And Sultan Darai leapt from his horse, and so did the other sultan, and they gave their hands to one another and kissed each other, and went together into the palace.
The next morning the gazelle went to the rooms of the sultan, and said to him: ‘My lord, we want you to marry us our wife, for the soul of Sultan Darai is eager.’
‘The wife is ready, so call the priest,’ answered he, and when the ceremony was over a cannon was fired and music was played, and within the palace there was feasting.
‘Master,’ said the gazelle the following morning, ‘I am setting out on a journey, and I shall not be back for seven days, and perhaps not then. But be careful not to leave the house till I come.’
And the master answered, ‘I will not leave the house.’
And it went to the sultan of the country and said to him: ‘My lord, Sultan Darai has sent me to his town to get the house in order. It will take me seven days, and if I am not back in seven days he will not leave the palace till I return.’
‘Very good,’ said the sultan.
And it went and it went through the forest and wilderness, till it arrived at a town full of fine houses. At the end of the chief road was a great house, beautiful exceedingly, built of sapphire and turquoise and marbles. ‘That,’ thought the gazelle, ‘is the house for my master, and I will call up my courage and go and look at the people who are in it, if any people there are. For in this town have I as yet seen no people. If I die, I die, and if I live, I live. Here can I think of no plan, so if anything is to kill me, it will kill me.’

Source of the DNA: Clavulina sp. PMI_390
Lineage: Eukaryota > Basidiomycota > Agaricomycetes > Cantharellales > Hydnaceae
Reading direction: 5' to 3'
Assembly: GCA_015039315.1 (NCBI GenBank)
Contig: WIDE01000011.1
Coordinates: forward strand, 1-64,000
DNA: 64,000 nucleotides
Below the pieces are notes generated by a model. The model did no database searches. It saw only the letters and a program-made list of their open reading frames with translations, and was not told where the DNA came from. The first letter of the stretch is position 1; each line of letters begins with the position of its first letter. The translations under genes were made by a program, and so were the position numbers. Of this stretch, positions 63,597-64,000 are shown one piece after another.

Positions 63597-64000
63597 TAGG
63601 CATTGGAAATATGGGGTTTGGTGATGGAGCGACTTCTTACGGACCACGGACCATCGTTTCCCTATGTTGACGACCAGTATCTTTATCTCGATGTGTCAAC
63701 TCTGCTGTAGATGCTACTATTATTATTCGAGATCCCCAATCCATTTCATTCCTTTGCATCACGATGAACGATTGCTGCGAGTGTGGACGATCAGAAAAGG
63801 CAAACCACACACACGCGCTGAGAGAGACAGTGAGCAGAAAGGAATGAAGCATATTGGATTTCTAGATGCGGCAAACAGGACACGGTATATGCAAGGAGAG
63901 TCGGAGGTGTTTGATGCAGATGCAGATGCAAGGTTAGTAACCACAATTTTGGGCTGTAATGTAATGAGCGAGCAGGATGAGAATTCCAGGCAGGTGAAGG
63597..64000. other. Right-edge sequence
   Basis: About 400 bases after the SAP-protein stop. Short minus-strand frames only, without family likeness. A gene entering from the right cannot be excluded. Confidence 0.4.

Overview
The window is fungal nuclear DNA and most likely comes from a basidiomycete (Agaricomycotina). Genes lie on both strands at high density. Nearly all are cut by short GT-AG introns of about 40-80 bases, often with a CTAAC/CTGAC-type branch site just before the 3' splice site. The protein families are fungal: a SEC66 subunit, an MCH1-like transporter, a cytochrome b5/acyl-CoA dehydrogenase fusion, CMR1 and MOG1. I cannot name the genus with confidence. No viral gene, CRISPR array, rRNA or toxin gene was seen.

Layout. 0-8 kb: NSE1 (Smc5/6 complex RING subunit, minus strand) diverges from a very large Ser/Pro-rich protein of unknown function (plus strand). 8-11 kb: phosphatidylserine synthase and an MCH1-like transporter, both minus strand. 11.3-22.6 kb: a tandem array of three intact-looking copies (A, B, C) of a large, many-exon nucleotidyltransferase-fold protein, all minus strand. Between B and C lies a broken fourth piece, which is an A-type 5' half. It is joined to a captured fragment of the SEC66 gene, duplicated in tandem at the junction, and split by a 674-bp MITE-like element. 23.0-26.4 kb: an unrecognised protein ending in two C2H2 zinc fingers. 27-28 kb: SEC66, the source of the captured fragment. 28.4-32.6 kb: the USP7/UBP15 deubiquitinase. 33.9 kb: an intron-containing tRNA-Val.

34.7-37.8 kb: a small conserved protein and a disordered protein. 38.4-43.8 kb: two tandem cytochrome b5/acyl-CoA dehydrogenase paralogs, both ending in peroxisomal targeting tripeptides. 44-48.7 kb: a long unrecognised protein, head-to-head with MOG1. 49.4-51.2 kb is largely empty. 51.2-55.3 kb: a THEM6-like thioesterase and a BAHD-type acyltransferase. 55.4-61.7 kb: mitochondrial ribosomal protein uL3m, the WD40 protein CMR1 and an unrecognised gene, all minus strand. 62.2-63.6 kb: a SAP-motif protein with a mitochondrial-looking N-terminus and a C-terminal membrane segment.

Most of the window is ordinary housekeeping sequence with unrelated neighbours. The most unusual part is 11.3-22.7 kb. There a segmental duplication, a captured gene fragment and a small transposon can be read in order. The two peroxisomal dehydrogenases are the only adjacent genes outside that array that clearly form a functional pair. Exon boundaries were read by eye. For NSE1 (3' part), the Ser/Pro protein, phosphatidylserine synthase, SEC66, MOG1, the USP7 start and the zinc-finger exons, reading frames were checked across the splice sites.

Then it knocked twice at the door, and cried ‘Open,’ but no one answered. And it cried again, and a voice replied:
‘Who are you that are crying “Open”?’
And the gazelle said, ‘It is I, great mistress, your grandchild.’
‘If you are my grandchild,’ returned the voice, ‘go back whence you came. Don’t come and die here, and bring me to my death as well.’
‘Open, mistress, I entreat, I have something to say to you.’
‘Grandchild,’ replied she, ‘I fear to put your life in danger, and my own too.’
‘Oh, mistress, my life will not be lost, nor yours either; open, I pray you.’ So she opened the door.
‘What is the news where you come from, my grandson,’ asked she.
‘Great lady, where I come from it is well, and with you it is well.’
‘Ah, my son, here it is not well at all. If you seek a way to die, or if you have not yet seen death, then is to-day the day for you to know what dying is.’
‘If I am to know it, I shall know it,’ replied the gazelle; ‘but tell me, who is the lord of this house?’
And she said: ‘Ah, father! in this house is much wealth, and much people, and much food, and many horses. And the lord of it all is an exceeding great and wonderful snake.’